Sunday, June 4, 2017

Following the Path to a Background and More (Angel with Tree)

Last time I choose stitches and materials for the Angel with Tree's hair, skirt and jacket, skin, and snowflakes.  I promised to talk about where I started stitching, what choices I made, what worked and what didn't, and how I altered my path as I worked on this design.

Face and Hair
The easiest part of stitching people is to work their faces.  There are pitfalls to make a face look right, but those probably are generally related to stitching the eyes, eyebrows, nose and mouth.  I tent stitched my face using various shades of cotton floss.  Then I added the features with bits of brown wool, black Kreink and burgundy floss.  I suggest that after you work an eye, you carefully consider what you have done, then rip out if necessary.  Even one stitch will make a huge difference.  I often add either a reverse tent stitch or a straight vertical or horizontal stitch to an eye or mouth to make it look right.  In this case the nose paint showed through the pale pink floss so I didn't bother to stitch the nose.  The eyebrows were done in stem stitches using the lighter brown thread I used for my hair.

I like wool and wool-like stitches for hair.  Because my godmother had gentle curls in her brown hair I altered the angel's hair to match.  I found two shades of Medici wool, a Felicity's Garden silk/wool blend, and Vineyard Silk Shimmer (silk with metallic woven in) in my stash and created hair using French Knots and Colonial Knots.  I wanted big, irregular curls so a mix of threads and stitches served to create the look I had in mind.  Some of my French Knots were one wrap, some were two.  All were placed roughly to match the four shades of hair painted.  I particularly like the fact that the Vineyard Silk Shimmer has a bit of metallic in it. That added highlights to the angel's hair.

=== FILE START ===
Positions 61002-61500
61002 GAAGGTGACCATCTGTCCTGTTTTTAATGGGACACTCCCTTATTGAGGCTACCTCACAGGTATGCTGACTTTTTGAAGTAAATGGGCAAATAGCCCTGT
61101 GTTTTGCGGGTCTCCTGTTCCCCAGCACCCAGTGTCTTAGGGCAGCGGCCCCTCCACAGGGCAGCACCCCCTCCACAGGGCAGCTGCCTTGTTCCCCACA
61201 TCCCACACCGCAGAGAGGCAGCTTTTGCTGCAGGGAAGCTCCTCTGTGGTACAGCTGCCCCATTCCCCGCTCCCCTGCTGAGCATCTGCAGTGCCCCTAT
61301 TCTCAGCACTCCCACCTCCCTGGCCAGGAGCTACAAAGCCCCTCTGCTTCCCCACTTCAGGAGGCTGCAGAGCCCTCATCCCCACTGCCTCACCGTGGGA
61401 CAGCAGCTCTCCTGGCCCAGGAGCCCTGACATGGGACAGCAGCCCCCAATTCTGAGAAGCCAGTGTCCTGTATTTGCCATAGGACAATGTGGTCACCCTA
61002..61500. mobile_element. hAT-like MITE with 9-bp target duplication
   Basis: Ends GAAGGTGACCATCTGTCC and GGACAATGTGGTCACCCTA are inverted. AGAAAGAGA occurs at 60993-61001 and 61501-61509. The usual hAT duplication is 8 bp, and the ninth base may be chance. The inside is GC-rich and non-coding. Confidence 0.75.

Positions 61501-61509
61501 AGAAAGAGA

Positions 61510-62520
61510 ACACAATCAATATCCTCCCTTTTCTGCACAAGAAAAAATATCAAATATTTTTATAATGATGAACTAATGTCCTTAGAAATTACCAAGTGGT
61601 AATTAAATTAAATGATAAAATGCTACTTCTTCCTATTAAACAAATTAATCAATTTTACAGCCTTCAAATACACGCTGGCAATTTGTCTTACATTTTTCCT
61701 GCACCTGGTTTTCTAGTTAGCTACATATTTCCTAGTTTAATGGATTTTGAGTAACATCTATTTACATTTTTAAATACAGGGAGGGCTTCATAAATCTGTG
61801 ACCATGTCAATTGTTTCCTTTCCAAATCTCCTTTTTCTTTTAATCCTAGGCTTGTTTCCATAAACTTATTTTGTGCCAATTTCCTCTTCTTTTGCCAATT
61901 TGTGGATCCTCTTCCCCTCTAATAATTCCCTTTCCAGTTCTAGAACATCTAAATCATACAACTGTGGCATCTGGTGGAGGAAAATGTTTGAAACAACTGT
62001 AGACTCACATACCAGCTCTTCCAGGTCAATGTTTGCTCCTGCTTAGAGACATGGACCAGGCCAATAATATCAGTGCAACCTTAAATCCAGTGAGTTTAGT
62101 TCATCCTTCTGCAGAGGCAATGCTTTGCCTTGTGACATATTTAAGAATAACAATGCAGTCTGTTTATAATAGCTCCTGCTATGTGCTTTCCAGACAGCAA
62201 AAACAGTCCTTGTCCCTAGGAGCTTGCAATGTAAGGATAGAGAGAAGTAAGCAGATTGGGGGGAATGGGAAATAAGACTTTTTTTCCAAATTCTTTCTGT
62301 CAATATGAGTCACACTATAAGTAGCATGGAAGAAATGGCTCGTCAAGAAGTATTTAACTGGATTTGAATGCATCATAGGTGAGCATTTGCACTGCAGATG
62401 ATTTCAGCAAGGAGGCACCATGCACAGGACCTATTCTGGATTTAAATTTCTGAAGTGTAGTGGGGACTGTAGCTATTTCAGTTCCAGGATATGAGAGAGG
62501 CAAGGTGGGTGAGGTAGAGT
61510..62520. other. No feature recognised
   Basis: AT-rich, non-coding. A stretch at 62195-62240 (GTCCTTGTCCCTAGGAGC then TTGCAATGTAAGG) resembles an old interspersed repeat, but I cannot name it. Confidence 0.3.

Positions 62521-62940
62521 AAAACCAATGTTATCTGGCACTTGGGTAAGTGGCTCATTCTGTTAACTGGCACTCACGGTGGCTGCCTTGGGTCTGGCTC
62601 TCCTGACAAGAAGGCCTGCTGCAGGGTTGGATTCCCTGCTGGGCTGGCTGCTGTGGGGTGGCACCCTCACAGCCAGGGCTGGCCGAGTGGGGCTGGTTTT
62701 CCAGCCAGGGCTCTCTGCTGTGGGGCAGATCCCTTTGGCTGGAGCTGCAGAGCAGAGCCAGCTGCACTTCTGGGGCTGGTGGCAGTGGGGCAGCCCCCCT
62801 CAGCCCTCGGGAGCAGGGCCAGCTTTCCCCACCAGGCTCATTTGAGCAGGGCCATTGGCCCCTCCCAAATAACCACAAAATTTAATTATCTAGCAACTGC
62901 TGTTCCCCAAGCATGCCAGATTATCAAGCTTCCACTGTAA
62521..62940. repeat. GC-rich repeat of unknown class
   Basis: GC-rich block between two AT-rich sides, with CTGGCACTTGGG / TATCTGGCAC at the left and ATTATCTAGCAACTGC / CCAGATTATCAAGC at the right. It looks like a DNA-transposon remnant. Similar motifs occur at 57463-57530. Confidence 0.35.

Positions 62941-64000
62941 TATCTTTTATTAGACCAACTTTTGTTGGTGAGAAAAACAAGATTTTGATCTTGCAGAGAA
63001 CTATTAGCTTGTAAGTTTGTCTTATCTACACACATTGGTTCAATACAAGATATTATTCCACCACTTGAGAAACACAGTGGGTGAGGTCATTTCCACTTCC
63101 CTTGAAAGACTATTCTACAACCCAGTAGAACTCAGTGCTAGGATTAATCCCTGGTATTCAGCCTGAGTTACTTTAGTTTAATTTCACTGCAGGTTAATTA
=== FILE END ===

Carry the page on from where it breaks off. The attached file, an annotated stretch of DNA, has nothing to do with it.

Next I wanted to tackle my background.  I had a lovely blue Splendor silk matching the background paint and wanted a light coverage stitch that looked like snow.  I chose to make up a stitch around each of the white snowflakes to emphasize the dots of white.

First Background Attempt
But once I had the little diamond motifs in, I was stuck.  What do I do next?  Open stitches?  Solid tent?  Everything seemed WRONG.  I had to face the fact that a fancy background was going to be the star of the show instead of the angel herself.  So I ripped it all out and went with the calmest of backgrounds—brick stitch.

Second Background Attempt
I did compensate around the white dots.  Luckily brick stitch over two is very easy to compensate.  And as you can see, the little tree worked up nicely using leaf stitches dotted with small round gold beads and Swarovski crystal sequins.  Three good ideas out of four ain't bad!  It is all too easy to fall in love with an idea that doesn't work.  Then you are stuck with a piece you can't finish because you cannot bear to rip out that one part that you love--but that doesn't work.  Don't be that stitcher!  Be ruthless when you must!

Today's Stitch Guide Moral:  Don't be afraid to change directions. Staying committed to the wrong path doesn't work.

Written by Jane/Chilly Hollow
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